The Three Graces CoverArtist: Maya Rose creates colorful images of women
"Three Graces" (top), Maya Rose (bottom left), and one of the "garden ladies."
The women figures I paint have a strong, colorful, ethnic flavor to them, like the family I grew up in. -- Maya Rose
by Norma Smith Olson
Beauty, charm and goodness - the three graces in Greek mythology - inspired the colorful painting by Maya Rose on the cover of the May 2015 issue. The artwork depicts a sisterhood of three women - "the three graces with the divine mother watching over all," Rose says. "It expresses joy and a feeling of well-being. That's the feeling I got, too, when I painted it."
The strength of women is a thread throughout Rose's artwork. There's a sense of community, plus a touch of the magical. She is a painter and a doll-maker, whose colorful, often playful, artwork is inspired by Eastern European and Mexican folk art, African patterns, and her own family.
Developing a sisterhood
Although she doesn't have a biological sister, Rose appreciates a sisterhood of cousins and friends. She grew up in a large, extended family with many cousins - 31 on her mother's side and many on her paternal side, too.
"As I grew up, my Polish grandmother was a strong influence in my life," she says. "The kitchen was really the heart of our home, everything was done there - cooking, visiting, eating, homework - so I think the women figures I paint have a strong, colorful, ethnic flavor to them, like the family I grew up in."
When her son and daughter were young, Rose was a single parent with limited resources. She began sewing clothes for them and herself and made quilts from the scraps. She recognizes this time as the start of her artistic path. She took classes in pottery and sculpture, and for 17 years focused on creating with clay. Then, due to a back injury from a car accident, she changed her focus to painting and dollmaking, which are less physically demanding. "Creating dolls brought healing and inspiration to me," Rose says.
Being in community also gives Rose a sense of strength and inspiration. "I can't create in a vacuum," she says. "I create from a sense of community."
Over the years she has found connections and friendships with other women artists through WARM (Women's Art Resources of Minnesota), the Wild Woman Artisans Guild, Women Create and the Art of the Doll Minnesota group. In 2012, Rose and her husband moved into the Northern Warehouse Artists' Cooperative in the Lowertown district of downtown St. Paul, where she enjoys the vitality of being surrounded by other artists.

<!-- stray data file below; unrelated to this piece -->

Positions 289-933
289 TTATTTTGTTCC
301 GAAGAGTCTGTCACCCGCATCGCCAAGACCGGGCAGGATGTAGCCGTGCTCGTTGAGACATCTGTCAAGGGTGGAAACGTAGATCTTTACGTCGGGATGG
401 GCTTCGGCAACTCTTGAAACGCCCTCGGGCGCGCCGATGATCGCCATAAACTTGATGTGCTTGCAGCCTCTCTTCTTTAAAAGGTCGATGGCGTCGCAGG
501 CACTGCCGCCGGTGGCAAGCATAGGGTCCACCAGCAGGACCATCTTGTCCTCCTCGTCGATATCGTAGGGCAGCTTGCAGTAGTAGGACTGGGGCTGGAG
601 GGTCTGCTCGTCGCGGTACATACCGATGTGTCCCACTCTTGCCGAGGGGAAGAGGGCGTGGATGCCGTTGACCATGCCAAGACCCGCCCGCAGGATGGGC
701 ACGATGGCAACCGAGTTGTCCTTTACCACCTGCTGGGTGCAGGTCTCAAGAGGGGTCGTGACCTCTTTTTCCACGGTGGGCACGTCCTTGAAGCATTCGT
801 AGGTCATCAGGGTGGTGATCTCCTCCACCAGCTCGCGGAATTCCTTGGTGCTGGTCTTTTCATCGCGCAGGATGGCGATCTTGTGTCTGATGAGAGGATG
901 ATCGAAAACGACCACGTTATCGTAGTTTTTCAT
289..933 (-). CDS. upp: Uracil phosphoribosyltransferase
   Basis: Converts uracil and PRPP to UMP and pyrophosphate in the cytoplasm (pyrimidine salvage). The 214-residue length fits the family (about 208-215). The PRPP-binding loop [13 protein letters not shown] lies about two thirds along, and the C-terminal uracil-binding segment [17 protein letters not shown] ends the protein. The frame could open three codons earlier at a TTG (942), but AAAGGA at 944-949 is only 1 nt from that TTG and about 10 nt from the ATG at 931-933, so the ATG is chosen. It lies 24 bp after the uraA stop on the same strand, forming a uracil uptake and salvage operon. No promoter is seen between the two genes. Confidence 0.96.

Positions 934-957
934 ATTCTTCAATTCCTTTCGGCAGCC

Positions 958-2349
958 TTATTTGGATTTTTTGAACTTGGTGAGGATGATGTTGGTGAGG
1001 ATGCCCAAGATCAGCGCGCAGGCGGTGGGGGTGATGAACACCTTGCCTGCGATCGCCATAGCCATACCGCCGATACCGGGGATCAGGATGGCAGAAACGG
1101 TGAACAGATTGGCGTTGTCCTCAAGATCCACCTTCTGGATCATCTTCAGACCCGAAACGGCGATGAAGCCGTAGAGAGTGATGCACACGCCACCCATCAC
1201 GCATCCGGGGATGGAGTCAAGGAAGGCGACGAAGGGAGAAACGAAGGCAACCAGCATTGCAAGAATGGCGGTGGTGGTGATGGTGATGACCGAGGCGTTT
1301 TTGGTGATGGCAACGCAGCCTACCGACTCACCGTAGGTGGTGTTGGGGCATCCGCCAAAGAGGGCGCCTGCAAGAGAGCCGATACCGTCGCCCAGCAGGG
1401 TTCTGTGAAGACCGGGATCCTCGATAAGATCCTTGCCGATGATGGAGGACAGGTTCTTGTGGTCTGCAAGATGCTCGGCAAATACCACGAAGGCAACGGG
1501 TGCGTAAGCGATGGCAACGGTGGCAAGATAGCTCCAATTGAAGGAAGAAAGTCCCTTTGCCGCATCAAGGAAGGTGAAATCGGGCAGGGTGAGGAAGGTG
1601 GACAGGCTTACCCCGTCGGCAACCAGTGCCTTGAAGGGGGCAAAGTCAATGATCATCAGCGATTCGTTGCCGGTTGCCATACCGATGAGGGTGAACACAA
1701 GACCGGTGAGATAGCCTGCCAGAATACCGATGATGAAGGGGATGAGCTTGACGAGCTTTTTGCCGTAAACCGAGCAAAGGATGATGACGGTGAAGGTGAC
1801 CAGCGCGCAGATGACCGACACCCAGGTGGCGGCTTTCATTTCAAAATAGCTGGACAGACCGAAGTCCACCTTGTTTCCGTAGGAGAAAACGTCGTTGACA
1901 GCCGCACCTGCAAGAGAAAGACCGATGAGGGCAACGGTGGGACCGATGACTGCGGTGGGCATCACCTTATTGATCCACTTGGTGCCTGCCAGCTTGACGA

Rose tends to work in series. She has painted several versions of the three graces and other powerful women figures. The divine mother and angels show up often as protectors in her paintings. The magic of nature - most often trees - is a recurrent theme in her work. Her "Garden Ladies" are a series of whimsical, mixed-media dolls that incorporate fabric painting, needle-felting, embroidery and tree branches. She is currently working on a series of paintings she calls "laughing flowers" - "they are very feminine, inspired by thoughts of springtime," she says.
Retired now, Rose feels fortunate to have been able to be an artist while working at a variety of office jobs, as well as teaching art to children through community education and after-school programs. She has worked with adults with disabilities through an artist-in-residence program. "Teaching really helped me in my own creative process," she says. "You have to think 'how do I do this,' 'what works for me,' so it really helped me in my own journey."
"The important thing about creativity," Rose says, "is to get the inner critic out of the way. When I taught kids, that's what I tried to do. I tried to give them the tools that they could believe in that creative voice they heard and to believe that they had something important to contribute. It really starts with self-esteem and what we think about ourselves: that we have something valuable to contribute, that we have a voice. You have to find it first, and then you have to listen to it.
Then, Rose says, "You practice, practice, practice. Be gentle with yourself. I've always said, give your inner critic another job."